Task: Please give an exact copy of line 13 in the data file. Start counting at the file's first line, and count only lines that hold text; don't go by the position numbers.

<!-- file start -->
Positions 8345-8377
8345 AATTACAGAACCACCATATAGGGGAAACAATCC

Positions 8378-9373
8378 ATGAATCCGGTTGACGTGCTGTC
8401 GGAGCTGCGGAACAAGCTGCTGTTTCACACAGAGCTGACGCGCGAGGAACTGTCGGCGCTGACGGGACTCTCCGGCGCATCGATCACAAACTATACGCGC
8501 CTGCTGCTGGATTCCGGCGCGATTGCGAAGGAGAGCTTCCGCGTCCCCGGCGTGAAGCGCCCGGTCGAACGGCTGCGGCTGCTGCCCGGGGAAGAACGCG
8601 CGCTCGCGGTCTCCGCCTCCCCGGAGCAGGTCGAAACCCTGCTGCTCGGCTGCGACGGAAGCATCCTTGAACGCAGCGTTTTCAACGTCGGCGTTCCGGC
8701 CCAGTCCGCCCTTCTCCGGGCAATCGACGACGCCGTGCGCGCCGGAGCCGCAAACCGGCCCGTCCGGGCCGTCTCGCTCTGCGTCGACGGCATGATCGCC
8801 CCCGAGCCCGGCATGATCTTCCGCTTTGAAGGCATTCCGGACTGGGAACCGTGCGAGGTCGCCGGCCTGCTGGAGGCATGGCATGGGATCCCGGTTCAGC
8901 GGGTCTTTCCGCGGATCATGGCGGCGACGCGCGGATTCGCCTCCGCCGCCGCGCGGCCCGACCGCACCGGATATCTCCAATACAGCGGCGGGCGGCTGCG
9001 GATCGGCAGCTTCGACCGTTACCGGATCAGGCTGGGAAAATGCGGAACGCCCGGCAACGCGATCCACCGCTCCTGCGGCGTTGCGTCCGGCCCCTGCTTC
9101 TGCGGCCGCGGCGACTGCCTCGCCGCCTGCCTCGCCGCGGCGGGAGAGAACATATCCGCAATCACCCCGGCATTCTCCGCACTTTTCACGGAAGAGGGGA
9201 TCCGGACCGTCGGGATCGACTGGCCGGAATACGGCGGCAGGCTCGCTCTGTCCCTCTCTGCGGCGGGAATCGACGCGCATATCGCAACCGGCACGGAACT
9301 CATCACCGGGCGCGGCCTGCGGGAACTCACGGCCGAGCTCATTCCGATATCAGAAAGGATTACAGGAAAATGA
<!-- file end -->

9201 TCCGGACCGTCGGGATCGACTGGCCGGAATACGGCGGCAGGCTCGCTCTGTCCCTCTCTGCGGCGGGAATCGACGCGCATATCGCAACCGGCACGGAACT